From Publishers Weekly
In Christopher's magical fifth novel, a sympathetic history teacher takes an interest in quiet, studious Xeno Atlas, who has developed a burning interest in real and imaginary animals. I first heard of the Caravan Bestiary
when I was fifteen years old, and it changed the course of my life, Xeno declares. The young man undertakes a quest to find the ancient manuscript, which describes animals left off Noah's Ark (including the Catoblepas, a white bird with divining powers) and was assumed lost many years ago. The search entails an around-the-world journey, wherein Xeno learns the answers to long-standing family mysteries, uncovers a wealth of lost knowledge and finds true love with his best friend's sister, the lovely Lena Moretti. Christopher (A Trip to the Stars
) also saddles his protagonist with a dead mother; a mysterious, perpetually grieving, peripatetic father; a shape-shifting shamanistic grandmother; and a lonely, troubled childhood. His evocative prose yields a narrative loaded with fascinating arcana and intriguing characters. (July)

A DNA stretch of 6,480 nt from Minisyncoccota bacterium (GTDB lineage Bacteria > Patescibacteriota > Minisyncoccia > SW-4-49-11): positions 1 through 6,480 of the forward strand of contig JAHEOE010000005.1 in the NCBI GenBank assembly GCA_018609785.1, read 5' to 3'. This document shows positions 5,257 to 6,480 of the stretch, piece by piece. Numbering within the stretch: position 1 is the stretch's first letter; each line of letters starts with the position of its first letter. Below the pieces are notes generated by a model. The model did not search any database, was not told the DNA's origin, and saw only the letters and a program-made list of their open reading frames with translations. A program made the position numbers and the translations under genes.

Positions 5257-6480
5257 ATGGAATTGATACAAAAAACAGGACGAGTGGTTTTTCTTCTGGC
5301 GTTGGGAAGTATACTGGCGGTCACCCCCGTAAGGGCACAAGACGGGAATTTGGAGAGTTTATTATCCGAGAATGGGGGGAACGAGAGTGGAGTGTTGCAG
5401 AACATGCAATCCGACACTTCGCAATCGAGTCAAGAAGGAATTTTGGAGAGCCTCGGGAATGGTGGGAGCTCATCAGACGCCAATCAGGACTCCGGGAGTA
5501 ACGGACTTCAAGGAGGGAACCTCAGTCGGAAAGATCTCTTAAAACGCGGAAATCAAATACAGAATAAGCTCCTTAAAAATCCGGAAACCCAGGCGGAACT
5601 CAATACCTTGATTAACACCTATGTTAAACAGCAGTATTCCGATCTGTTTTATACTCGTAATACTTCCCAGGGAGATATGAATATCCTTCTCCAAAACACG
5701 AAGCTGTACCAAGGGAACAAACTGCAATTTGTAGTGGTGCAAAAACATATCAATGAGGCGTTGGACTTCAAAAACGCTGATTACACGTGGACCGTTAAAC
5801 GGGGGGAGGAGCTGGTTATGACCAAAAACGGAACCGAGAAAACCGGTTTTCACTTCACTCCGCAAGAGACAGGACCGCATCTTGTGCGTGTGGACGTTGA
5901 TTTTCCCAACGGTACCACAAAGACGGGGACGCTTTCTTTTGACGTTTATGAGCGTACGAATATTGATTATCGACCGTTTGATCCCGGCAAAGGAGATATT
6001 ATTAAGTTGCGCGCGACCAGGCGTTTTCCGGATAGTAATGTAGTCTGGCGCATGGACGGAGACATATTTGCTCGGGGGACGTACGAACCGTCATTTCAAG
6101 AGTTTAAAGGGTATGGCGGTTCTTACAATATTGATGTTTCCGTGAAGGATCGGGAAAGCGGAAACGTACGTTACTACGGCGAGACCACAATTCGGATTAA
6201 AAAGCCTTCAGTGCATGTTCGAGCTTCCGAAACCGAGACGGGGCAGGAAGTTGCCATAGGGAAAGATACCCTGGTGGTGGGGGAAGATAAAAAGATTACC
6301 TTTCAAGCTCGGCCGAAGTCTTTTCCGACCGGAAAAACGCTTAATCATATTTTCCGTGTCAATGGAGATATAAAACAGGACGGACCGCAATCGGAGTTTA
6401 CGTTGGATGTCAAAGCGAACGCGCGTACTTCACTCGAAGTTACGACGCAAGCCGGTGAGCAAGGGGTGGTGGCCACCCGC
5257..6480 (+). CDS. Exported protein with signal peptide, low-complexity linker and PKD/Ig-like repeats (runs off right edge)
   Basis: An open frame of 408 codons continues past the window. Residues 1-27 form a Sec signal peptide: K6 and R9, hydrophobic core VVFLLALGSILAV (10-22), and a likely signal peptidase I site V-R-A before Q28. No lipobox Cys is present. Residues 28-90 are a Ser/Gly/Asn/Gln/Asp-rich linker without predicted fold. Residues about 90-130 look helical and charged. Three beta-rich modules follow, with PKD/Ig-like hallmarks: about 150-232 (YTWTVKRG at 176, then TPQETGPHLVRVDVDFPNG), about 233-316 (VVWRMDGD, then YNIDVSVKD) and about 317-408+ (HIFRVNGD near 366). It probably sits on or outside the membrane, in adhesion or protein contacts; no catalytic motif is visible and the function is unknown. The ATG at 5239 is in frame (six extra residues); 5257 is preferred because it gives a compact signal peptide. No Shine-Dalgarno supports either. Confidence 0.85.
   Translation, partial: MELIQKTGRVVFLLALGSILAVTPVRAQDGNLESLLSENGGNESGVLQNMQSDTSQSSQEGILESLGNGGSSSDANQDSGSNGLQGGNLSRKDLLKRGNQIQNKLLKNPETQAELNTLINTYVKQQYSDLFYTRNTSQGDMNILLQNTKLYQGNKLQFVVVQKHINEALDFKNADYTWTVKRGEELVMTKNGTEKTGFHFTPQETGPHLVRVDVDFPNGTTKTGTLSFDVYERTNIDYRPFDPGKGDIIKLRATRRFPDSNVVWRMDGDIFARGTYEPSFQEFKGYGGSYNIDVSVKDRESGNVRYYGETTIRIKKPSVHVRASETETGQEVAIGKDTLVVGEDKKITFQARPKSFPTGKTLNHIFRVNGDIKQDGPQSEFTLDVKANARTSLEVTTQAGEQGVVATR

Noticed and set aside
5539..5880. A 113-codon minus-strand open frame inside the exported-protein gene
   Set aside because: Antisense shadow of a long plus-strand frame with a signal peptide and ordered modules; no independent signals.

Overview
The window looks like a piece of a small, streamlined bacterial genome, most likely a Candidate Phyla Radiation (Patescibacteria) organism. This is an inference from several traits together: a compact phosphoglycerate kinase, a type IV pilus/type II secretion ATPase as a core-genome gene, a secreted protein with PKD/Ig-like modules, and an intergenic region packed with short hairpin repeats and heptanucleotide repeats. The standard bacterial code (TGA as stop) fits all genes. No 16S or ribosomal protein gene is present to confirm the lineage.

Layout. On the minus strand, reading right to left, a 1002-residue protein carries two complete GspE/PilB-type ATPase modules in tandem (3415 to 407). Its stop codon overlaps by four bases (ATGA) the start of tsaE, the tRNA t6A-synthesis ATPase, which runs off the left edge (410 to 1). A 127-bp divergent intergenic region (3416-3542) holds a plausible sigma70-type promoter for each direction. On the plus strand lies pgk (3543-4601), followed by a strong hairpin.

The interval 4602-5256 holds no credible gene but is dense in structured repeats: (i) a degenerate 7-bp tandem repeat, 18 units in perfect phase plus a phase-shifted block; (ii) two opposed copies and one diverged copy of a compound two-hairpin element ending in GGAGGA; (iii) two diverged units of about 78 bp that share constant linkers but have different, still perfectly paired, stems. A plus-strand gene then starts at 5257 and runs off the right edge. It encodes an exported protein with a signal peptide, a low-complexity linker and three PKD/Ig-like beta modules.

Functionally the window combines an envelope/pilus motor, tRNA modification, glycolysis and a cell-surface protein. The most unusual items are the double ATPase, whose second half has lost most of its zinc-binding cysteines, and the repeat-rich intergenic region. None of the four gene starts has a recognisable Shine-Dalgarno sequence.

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, Nicholas Christopher's fifth novel-after Franklin Flyer
(2002) and A Trip to the Stars
(2000)-has more than a little in common with Dan Brown's hugely popular The Da Vinci Code: the plots of both books are driven by a search for a lost object whose disappearance involves significant religious and historical intrigue. But The Bestiary
is no mere Da Vinci knockoff. As the Washington Post
opines, by blurring the edges of fantasy and reality, "Christopher is doing something strange here-and tantalizing." The novel's exploration of magical realism is what sets it apart, and its depiction of Xeno's enchanting, melancholy journey from Paris to Venice to Vietnam as he discovers beasts and himself is both riveting and heartwarming.
Copyright © 2004 Phillips & Nelson Media, Inc.